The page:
Moderna plans African mRNA vaccine factory as pressure grows

Moderna is the first company to plan its own factory on the continent. It has supplied more than 500-million doses of its Covid-19 vaccine so far.
Moderna is the first company to plan its own factory on the continent. It has supplied more than 500-million doses of its Covid-19 vaccine so far.
Image: REUTERS/Brendan McDermid

Moderna plans to invest about $500m (R7.4b) to build a factory in Africa to make up to 500-million doses of mRNA vaccines each year, including its Covid-19 shot, as pressure grows on the pharmaceutical industry to manufacture drugs on the continent.

Moderna's proposed site will also include bottling and packaging capabilities. The company said it would begin the process of deciding the country and location soon.

"We expect to manufacture our Covid-19 vaccine as well as additional products within our mRNA vaccine portfolio at this facility," CEO Stephane Bancel said in a statement on Thursday.

The move comes as a debate rages between drugmakers and governments about waiving intellectual property rights for Covid-19 vaccines to help end the pandemic and give more developing countries access to shots after rich nations bought up most of this year's supply.

The United States said it would support it, but the idea has faced opposition from pharmaceutical firms, which argue they need to oversee any technology transfer due to the complexity of the manufacturing process.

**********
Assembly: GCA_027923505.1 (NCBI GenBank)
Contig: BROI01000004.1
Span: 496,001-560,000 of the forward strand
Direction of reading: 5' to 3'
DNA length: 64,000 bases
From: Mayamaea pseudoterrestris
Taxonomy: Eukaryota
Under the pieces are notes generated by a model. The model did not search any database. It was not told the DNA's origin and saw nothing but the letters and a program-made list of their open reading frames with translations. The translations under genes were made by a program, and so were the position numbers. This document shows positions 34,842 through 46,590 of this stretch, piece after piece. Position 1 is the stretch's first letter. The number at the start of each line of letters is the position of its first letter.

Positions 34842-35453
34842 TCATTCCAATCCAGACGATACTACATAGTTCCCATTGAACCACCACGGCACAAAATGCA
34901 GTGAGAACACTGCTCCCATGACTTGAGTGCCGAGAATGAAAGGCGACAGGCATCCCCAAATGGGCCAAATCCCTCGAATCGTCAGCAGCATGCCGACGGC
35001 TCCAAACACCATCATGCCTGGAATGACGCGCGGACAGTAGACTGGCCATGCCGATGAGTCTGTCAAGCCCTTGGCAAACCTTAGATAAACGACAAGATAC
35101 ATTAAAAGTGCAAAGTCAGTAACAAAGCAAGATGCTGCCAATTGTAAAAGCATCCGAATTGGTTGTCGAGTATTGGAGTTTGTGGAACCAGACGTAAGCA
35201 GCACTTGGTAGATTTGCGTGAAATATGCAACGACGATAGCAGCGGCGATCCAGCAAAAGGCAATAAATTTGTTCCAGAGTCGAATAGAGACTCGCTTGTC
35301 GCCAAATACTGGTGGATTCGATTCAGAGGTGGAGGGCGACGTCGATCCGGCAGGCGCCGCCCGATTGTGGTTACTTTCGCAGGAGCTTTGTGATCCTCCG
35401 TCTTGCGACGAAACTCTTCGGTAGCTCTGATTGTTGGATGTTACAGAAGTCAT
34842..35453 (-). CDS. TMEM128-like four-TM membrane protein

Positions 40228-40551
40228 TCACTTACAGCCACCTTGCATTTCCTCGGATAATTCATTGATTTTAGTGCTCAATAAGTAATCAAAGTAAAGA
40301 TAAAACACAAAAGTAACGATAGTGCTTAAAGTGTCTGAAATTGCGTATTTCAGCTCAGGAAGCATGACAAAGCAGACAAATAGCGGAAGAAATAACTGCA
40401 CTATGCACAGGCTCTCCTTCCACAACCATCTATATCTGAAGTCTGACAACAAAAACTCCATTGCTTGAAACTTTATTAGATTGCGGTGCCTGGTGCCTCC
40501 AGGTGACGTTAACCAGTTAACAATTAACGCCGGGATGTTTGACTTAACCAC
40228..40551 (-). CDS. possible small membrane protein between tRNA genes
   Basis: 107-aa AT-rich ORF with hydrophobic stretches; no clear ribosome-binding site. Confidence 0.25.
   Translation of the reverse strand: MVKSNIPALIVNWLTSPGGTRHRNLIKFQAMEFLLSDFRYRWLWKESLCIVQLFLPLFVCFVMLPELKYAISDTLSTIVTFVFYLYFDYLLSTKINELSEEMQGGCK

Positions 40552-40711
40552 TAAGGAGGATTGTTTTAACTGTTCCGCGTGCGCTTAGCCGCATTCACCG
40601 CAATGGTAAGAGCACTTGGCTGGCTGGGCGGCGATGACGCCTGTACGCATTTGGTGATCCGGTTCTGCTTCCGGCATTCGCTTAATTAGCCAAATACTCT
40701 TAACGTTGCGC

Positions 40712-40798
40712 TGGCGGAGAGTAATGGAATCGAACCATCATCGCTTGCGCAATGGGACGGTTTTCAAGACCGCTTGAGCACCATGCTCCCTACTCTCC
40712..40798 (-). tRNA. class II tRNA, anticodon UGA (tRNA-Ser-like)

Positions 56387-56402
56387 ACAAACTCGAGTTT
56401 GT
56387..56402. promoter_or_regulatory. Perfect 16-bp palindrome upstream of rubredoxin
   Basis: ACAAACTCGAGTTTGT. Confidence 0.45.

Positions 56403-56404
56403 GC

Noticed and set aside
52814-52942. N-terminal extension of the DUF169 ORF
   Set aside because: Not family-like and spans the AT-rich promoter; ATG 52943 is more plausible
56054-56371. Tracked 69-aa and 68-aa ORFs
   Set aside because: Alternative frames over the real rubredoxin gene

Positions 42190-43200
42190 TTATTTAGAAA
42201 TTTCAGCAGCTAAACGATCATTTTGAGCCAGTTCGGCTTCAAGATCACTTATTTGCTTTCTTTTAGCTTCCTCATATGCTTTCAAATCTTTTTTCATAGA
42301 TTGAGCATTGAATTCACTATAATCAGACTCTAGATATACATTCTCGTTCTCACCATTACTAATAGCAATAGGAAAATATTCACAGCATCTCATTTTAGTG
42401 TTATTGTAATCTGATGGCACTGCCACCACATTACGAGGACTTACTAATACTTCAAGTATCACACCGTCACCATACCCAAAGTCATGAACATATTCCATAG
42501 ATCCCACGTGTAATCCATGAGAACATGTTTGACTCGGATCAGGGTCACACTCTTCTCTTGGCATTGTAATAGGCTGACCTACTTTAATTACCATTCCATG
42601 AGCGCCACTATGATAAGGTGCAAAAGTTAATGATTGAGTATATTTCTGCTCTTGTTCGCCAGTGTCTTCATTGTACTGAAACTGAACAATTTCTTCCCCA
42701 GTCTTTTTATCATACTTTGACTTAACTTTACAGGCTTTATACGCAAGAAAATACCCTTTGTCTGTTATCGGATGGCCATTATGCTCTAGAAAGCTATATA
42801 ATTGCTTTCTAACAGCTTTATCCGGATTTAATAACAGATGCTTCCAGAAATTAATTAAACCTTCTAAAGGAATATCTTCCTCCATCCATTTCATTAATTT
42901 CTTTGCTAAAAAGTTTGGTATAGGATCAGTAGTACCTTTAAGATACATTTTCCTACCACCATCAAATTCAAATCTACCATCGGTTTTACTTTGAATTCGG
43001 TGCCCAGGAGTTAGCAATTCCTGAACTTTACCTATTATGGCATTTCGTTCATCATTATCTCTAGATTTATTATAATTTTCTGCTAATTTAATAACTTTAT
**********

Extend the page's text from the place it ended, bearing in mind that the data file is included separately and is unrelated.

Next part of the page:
Pfizer and its partner BioNTech struck a deal in July for South Africa's Biovac to help make around 100 million doses a year of their Covid-19 vaccine for Africa.

But Moderna is the first company to plan its own factory on the continent. It has supplied more than 500-million doses of its Covid-19 vaccine so far.

The company wants to "extend Moderna's societal impact through the investment in a state-of-the-art mRNA manufacturing facility", Bancel said.

The World Health Organisation has been trying to persuade Moderna and Pfizer-BioNTech to join forces with its plan for an African tech transfer hub.

A senior WHO official told Reuters last month there hadn't been much progress in talks with Moderna.

On Wednesday, Sweden and Denmark paused the use of Moderna's vaccine for younger age groups after reports of possible rare cardiovascular side effects and citing data from an unpublished Nordic study. The shares closed down 9% in New York on Wednesday.

Reuters

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